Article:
For over two decades now, Ruth Bader-Ginsburg has served on the highest court in The United States, fighting for the rights of the marginalized and unheard. For over two decades before that, Ruth Bader-Ginsburg represented the marginalized and the unheard in cases that were brought before that very same high court, ensuring that injustices that have been ingrained in American law, but not questioned, finally come under scrutiny--sometimes for the first and last time. Ruth Bader-Ginsburg is a Supreme Court Justice, the second woman to earn that title, but while newer generations may simply know her as a spitfire dissenter that the Internet loves to memefy, RBG, the latest documentary from directors Julie Cohen and Betsy West, begs you to understand just how essential she is to our modern understanding of equality and freedom.
The documentary begins at a pivotal moment in both RBG and America’s history: her Supreme Court confirmation hearing in 1993, where she paints a decisive picture of her own struggles as a woman pursuing law in the 50’s, as well as giving the committee a taste of the controversial issues she has little fear in confronting while sitting on the bench. She leans into the graces of her liberal counterparts and knowingly challenges the conservatives searching for anything to mark against her. But then, she eases back, smiles, and begins to talk about the man sitting behind her: her husband Martin “Marty” Ginsburg.
While directors Cohen and West could have spent the entirety of RBG detailing her legal exploits, accomplishments, and failures, they make sure to spend time recounting her history, before she became an unofficial hero of the Internet, and certainly before women had found a major voice in the staunchly male chorus of the legal world.
Marty Ginsburg met Ruth Bader at Cornell Law School, where it was readily clear that women, while allowed to attend the university, still didn’t have much of a platform to speak their mind. Ruth, however, managed to shake that expectation, however, and Marty was instantly drawn to her quiet confidence and manner of wits. Marty continuously put Ruth’s burgeoning career ahead of his own--something almost unheard of at the time. Through numerous testimonials from other lawmakers and friends, we realize that theirs was a true love that undoubtedly gave room for the success of the other, instead of envying or stifling it. This somehow makes RBG even more of a superhero.
“Being a woman was an impediment,” RBG explains. This is merely one of the simple ideas that as one of nine female law students at Harvard, as a practicing lawyer in the 70s, and well into her current days as a Supreme Court Justice, RBG has managed to interject into the realities of the white men who mostly make up America’s judicial system. When the doc begins to focus on the specificities of her law career, we are reminded of the savvy with which she moved through the often-impossible waters of Washington. Cohen and West decidedly integrate politicians from both sides of the aisle to weigh in on the effectiveness of her character, her mind, her strategies. Hearing intimate stories of RBG and infamously hard-to-like Justice Antonin Scalia being close friends is a wild and refreshing ride.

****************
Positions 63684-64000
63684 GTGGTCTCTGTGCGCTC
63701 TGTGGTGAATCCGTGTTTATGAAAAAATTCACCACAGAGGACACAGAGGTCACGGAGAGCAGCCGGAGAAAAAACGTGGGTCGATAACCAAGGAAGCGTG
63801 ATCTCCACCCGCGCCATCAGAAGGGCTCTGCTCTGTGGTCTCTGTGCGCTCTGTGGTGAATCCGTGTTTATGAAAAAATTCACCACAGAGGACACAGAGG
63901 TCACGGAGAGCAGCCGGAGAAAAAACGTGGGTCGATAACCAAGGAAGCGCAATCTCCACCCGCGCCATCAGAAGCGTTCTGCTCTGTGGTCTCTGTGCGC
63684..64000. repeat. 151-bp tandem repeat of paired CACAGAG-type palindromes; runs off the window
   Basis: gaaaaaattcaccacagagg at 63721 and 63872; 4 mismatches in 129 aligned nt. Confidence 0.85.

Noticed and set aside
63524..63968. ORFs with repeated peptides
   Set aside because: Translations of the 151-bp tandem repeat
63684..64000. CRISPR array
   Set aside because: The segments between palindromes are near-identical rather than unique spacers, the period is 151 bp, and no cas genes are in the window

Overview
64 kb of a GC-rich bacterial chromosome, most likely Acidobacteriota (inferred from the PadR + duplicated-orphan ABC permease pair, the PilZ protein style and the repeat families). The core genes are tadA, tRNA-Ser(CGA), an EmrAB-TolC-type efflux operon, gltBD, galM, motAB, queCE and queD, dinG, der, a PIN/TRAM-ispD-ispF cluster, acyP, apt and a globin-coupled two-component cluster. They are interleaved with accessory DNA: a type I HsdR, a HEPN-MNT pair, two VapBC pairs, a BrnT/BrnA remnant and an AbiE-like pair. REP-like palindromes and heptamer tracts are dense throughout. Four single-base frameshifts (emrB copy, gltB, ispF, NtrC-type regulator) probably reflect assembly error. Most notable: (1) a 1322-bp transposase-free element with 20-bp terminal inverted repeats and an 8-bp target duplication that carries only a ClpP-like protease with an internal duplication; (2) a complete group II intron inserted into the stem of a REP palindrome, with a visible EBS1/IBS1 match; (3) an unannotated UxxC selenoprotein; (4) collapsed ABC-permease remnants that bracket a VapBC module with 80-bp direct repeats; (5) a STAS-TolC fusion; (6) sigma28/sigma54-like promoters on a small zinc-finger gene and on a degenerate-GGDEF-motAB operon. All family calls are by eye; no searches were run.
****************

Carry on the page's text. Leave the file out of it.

Perhaps in one of the most poignant and telling moments, however, is when, after detailing her strong opinions in favor of a woman choosing abortion, Republican Senator Orrin Hatch notes that while their political differences are numerous and plentiful, he cannot deny that her voice is needed on the Court. This kind of exchange almost seems surreal by the standards of our current political landscape, where bipartisanship seems but a naive pipe dream, and it’s actually in that evolution from RBG’s early days on the Supreme Court to today’s climate that her role has changed drastically.
All of RBG’s recounting and history leads us to a new millennium and to a very different situation on The Supreme Court. Once George W. Bush was elected President, and new conservative Judges were appointed to the Court, RBG was suddenly pushed further to the left of her colleagues. More and more decisions were made that left RBG with no choice but to write dissenting remarks, where she voiced disappointment in the rulings rather than guiding them. While she notes that dissents have a certain power to turn into laws, like the equal-pay case Ledbetter vs. Goodyear (2007), Ruth Bader-Ginsberg has been forced to go on the defensive rather than the offensive. She has become the echoing voice of our failing Judicial system.
It’s these dissenting remarks that have taken the millennial generation by storm, leading to the dubbing of her nickname “The Notorious RBG,” where she suddenly becomes a merchandisable and memeable product. As her granddaughter and fellow lawyer Clara Spera notes, it all seems kind of silly, and that objectification might very well be belittling the fight that it actually requires to see her words through.
What I think is a testament to Cohen and West’s documenting of RBG’s life and career, however, is showing how she functions in this wildly turbulent current administration. She may have made a taboo remark about then-candidate Donald Trump, candidly announcing her disdain for his lack of qualifying characteristics, but look at how unworthy of an opponent he is compared to the trials she faced 70 years prior. RBG traces the life of one of the most powerful lawyers, judges, and women in U.S. history, and ends on, in some ways, an uncertain note. It’s certain that she will continue to fight for those who need it most, but who will take up her cause when she steps down? Voices of reason are hard to come by nowadays, and while that may be a hard fact to swallow, it’s a pleasure to watch a superhero at work in some of our darkest days. And so we march on, looking up to the sky for more hope to fly by.
RBG hits theaters this Friday, May 4th.